Many people do not give consideration to how the property is to be held when purchasing property and, in most cases, if it is a couple or other family scenario, the owners will often be listed as joint tenants. Many lawyers and conveyancers don’t properly explain the difference between the forms of ownership available and how this might affect your estate planning and your Will.

Why it is important to differentiate between the two methods of joint ownership

When it comes to estate planning, many people have an intention of who they want to leave their assets to, with real estate usually being one of the most valuable assets they own.

However, there are many people that try to gift their “share” of a property in their Will when they own the property as joint tenants, without realising they simply cannot do this.

It is a common scenario we see in blended families, where someone may be in a new relationship and purchase a property with their new partner but have the intent to leave their share of that property to children they may have from a previous relationship.

In a joint tenancy, each joint tenant has a right, shared with the other joint tenant, to the whole of the property.

This means the ownership of the property is not conceived as being owned in separate shares but rather as an indivisible joint ownership of the whole property by the joint tenants.

Basically, what this means is that if one joint tenant dies, then the interest in that property automatically passes to the surviving joint tenant. This is usually done by lodging a Notice of Death and a certified copy of the death certificate with the Titles Office (these days by an electronic PEXA transaction).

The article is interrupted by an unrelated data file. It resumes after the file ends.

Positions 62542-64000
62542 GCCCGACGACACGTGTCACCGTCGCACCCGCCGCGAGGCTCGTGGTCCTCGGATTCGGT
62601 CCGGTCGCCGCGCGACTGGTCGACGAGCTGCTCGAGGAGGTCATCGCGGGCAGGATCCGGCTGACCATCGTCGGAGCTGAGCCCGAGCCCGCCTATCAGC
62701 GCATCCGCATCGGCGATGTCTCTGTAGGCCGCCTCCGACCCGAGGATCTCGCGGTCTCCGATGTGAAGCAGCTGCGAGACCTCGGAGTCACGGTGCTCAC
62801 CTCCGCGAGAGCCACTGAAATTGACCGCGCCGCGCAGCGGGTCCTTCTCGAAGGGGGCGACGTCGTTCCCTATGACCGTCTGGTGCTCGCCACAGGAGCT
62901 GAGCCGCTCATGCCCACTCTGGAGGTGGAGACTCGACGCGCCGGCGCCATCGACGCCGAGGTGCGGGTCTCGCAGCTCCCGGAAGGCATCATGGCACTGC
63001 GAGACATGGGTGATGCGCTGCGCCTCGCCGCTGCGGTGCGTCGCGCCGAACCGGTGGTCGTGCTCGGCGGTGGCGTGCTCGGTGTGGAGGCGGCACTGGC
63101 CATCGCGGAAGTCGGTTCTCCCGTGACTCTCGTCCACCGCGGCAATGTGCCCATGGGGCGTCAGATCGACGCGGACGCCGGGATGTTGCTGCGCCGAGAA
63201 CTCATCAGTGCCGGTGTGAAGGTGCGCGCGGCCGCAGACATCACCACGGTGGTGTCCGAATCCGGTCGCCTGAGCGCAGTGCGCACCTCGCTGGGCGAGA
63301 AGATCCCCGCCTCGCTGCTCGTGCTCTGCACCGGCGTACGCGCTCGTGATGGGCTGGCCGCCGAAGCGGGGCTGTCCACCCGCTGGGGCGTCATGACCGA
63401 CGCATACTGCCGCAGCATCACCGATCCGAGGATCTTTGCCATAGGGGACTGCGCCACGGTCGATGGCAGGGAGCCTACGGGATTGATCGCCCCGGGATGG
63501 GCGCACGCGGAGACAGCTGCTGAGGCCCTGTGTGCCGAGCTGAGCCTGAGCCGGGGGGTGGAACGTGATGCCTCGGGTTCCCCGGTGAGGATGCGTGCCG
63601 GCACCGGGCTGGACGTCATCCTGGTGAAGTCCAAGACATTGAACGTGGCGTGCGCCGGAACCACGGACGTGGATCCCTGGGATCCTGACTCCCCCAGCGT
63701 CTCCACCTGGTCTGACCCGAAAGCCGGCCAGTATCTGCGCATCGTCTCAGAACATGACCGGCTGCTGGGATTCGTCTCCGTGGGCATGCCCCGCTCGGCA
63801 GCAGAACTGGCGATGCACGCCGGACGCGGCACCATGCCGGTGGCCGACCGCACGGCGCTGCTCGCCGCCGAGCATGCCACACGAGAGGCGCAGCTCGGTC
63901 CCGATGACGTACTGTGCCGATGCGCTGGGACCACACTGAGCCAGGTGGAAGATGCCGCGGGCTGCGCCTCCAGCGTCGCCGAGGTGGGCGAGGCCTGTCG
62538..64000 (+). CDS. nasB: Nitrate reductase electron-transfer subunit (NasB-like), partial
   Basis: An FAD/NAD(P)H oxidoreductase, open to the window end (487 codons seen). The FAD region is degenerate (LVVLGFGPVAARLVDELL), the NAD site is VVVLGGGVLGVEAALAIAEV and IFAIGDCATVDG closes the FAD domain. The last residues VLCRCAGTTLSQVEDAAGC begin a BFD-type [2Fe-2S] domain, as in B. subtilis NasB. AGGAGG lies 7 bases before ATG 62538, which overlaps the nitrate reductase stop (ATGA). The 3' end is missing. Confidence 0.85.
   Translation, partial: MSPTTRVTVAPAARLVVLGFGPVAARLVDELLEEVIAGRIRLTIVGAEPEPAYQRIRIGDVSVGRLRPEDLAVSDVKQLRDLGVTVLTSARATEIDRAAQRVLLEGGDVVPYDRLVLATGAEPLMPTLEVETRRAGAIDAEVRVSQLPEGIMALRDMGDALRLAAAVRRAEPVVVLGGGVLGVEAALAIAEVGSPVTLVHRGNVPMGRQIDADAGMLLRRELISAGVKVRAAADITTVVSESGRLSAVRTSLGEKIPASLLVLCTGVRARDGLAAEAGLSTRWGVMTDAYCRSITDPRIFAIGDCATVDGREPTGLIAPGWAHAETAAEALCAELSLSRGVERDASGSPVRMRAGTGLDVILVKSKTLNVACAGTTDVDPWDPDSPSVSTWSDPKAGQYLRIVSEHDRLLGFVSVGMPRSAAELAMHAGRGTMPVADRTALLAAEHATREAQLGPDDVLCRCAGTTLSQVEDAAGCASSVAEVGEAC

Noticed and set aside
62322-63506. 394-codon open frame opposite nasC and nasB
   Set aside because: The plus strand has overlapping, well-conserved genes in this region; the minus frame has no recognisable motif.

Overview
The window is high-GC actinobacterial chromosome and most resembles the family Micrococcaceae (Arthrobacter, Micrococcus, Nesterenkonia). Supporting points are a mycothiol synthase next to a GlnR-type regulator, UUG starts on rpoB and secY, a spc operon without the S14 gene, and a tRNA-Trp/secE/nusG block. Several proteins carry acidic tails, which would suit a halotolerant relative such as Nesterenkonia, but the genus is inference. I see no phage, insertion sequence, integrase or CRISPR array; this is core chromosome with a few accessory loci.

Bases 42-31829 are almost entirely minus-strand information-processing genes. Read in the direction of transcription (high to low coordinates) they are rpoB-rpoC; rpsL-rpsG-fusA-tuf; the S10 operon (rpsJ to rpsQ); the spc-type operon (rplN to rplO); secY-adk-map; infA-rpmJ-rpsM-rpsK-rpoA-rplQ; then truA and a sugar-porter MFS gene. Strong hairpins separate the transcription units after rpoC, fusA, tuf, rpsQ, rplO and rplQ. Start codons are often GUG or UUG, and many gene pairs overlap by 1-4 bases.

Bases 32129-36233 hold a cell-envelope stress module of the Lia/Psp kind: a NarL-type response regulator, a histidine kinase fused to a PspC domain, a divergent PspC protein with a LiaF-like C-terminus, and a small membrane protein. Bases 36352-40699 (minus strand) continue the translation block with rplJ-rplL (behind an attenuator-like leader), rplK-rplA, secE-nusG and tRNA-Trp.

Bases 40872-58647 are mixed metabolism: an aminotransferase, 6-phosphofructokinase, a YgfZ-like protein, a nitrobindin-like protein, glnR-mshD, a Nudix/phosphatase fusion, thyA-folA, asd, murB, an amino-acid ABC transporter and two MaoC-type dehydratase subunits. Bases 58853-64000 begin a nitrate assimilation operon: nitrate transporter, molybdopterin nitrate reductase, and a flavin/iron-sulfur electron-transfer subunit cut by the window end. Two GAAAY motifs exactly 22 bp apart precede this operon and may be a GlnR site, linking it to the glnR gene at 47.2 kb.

It doesn’t matter if the deceased wrote a Will stating that they wanted their share to, for example, go to their children or another family member. As joint tenants, the surviving tenant automatically assumes ownership the whole property. There is an exception in NSW with the law of notional estate in a claim against the estate, but this is limited to claims made.

Can you change how a property is owned for the purpose of being able to pass on your share in accordance with your Will?

The only way to be able to control your interest in a property if you intend to leave it to someone who is not a joint owner is to sever the joint tenancy while all the joint tenants are still alive.

In doing this, the ownership of the property will revert from joint tenants to tenants in common.

It is important to understand that owning a property as tenants in common does not stop one owner from leaving their interest in the property to another co-owner, if that is what they wish to do. It simply gives the owner the option to leave their share of the property to any other person they wish to benefit from the asset.